Interpreting for the Foreign and Commonwealth Office and other clients in Westminster over the last twenty years has provided me with a wealth of experience. I feel very privileged to have been able to interpret for so many visiting dignitaries, Ministers of State, Secretary of State and even a Prime Minister. However, these assignments cannot fill this blog or any other space where I choose to write because the meetings and visit programmes that I worked on included conversations that were private and confidential. Respecting such confidentiality is key if people are to speak candidly and achieve real understanding of contentious issues. British interlocutors and visiting guests of government also feel that they can trust the people in their immediate circle around them. Trust and respect are essential for an honest interpreter. The other benefit is that people relax and so they feel that they can speak their mind. Again, this is conducive to free and easy communication. Since the interpreters’ motto is “Universal Understanding” you must work to guarantee that the interpreting conditions are the best that they can be.
I do not regret not “spilling the beans” on this conversation or on that meeting because that was not and is not part of my job description. Also, in the early years I have had to improve my interpreting skills and there were meetings or visits where I learned to up my game the hard way. I was harshly criticised or I did not take control of the situation. Equally, there were other visits where I was showered with praise from start to finish and the compliments boosted my confidence for weeks on end.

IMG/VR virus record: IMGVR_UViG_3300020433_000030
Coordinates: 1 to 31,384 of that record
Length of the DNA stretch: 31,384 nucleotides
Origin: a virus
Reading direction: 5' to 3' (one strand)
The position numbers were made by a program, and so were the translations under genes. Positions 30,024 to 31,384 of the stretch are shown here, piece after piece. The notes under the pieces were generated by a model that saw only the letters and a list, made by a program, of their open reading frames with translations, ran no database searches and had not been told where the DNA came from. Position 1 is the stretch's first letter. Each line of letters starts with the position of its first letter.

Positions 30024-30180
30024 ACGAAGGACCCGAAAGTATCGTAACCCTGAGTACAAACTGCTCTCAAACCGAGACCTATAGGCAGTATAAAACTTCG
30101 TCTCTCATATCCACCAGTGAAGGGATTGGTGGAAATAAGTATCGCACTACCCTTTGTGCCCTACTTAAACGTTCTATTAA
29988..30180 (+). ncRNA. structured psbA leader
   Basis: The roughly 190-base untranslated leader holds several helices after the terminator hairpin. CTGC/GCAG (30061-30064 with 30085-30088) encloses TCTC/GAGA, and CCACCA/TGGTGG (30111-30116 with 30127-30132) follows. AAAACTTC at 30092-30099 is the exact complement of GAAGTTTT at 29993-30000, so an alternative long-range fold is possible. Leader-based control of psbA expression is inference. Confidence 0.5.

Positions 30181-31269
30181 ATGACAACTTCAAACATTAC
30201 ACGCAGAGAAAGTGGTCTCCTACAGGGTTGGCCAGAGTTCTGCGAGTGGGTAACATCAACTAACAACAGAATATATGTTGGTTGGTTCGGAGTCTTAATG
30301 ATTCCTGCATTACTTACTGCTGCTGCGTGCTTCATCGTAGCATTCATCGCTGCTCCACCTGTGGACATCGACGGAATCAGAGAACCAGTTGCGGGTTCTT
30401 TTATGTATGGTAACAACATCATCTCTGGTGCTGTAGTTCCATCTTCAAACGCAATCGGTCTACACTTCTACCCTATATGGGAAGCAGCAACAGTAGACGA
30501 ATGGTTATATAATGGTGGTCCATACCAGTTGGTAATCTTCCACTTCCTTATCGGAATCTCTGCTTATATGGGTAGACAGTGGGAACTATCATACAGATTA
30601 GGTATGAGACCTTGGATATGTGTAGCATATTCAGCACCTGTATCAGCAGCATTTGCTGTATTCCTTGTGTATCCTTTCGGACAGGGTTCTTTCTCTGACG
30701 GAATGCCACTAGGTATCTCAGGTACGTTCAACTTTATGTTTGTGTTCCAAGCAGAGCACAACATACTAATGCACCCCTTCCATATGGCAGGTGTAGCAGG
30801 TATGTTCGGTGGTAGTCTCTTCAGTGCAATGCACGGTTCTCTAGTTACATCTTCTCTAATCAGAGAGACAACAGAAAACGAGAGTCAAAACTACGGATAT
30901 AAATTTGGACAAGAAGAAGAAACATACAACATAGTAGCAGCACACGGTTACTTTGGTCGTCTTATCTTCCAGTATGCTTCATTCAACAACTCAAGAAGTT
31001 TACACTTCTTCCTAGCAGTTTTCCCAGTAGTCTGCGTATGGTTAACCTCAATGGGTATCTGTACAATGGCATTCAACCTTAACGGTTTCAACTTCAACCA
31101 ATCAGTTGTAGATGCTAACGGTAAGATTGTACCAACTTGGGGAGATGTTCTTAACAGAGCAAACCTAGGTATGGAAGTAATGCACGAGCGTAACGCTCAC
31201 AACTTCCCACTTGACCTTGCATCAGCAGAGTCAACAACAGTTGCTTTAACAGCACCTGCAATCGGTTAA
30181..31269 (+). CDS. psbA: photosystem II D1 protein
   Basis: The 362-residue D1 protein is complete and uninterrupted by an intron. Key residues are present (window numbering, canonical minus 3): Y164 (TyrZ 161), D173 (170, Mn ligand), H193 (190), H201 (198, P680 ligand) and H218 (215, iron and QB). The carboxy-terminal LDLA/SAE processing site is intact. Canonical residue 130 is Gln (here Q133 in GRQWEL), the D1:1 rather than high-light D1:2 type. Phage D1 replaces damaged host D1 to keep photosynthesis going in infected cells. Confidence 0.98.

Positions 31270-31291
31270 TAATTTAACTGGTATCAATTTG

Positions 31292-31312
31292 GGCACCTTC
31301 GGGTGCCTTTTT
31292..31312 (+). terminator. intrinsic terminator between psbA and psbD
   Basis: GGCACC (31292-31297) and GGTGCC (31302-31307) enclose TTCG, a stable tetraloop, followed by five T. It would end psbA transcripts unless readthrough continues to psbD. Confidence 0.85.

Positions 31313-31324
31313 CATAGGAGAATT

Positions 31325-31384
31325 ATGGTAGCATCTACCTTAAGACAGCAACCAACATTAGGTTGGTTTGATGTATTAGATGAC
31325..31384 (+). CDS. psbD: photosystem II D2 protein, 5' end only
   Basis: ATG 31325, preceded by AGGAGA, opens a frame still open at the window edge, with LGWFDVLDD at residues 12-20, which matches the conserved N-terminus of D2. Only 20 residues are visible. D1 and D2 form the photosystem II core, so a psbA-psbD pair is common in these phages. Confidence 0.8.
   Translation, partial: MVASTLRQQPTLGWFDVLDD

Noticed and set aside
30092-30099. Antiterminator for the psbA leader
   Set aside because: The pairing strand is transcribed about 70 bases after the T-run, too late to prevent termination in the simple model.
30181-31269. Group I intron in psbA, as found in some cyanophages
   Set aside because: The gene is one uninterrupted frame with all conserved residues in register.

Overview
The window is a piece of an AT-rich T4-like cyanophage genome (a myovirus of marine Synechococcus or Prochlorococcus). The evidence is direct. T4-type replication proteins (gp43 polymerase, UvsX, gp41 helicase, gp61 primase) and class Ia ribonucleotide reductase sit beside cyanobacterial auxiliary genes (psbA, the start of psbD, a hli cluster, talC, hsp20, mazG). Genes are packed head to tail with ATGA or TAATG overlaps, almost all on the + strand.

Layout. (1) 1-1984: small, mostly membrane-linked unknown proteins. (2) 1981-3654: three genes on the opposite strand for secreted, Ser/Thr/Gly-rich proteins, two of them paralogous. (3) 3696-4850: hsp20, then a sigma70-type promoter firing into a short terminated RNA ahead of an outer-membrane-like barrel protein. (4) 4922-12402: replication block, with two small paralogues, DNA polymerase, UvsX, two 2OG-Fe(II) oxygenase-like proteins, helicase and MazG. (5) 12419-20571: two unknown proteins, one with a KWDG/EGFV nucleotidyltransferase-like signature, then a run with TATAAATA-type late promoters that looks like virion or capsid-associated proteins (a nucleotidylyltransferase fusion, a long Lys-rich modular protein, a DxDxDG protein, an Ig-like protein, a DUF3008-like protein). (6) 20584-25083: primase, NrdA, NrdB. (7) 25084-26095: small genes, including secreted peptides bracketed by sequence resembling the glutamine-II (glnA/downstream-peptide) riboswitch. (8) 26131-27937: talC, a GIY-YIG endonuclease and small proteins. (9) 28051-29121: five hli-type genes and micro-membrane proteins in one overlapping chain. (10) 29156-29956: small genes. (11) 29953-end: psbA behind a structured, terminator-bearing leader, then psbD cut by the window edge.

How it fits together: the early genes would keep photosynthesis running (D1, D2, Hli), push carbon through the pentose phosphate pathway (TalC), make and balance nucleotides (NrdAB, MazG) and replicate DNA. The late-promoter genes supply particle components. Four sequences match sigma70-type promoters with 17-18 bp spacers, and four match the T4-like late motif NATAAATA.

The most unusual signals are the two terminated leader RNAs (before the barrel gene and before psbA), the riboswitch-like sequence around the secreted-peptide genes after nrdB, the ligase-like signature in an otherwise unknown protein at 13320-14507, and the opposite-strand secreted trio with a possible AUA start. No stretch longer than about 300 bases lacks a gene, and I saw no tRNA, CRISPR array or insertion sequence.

Very often the people who are pressuring you to divulge information or tell an anecdote know nothing or very little about the interpreting process. Therefore, you have to educate such people or let them down gently. Alternatively, you may be dealing with peers who wish that you prove exactly who are interpreting for so they have a measure of the regard in which you are or are not held. You have to stand firm here and simply be discreet. I also think that “bragging” about who you interpreted for is something for the immature and star-struck. The more VIPs you interpret for, the more you calm down.
It is precisely because I have been interpreting in and around Westminster for so long that I am now on speaking terms with certain British interlocutors and clients. It means that we are able to reflect on past guests, meetings and visits. That has helped me put things into perspective. If I am to continue enjoying such privileged work I must continue to provide clients with the degree of discretion and professionalism that they have seen from me to date and expect to see in the future. So you can see I am not the only one who strolls around my secret garden and enjoys the sweet scent of the roses.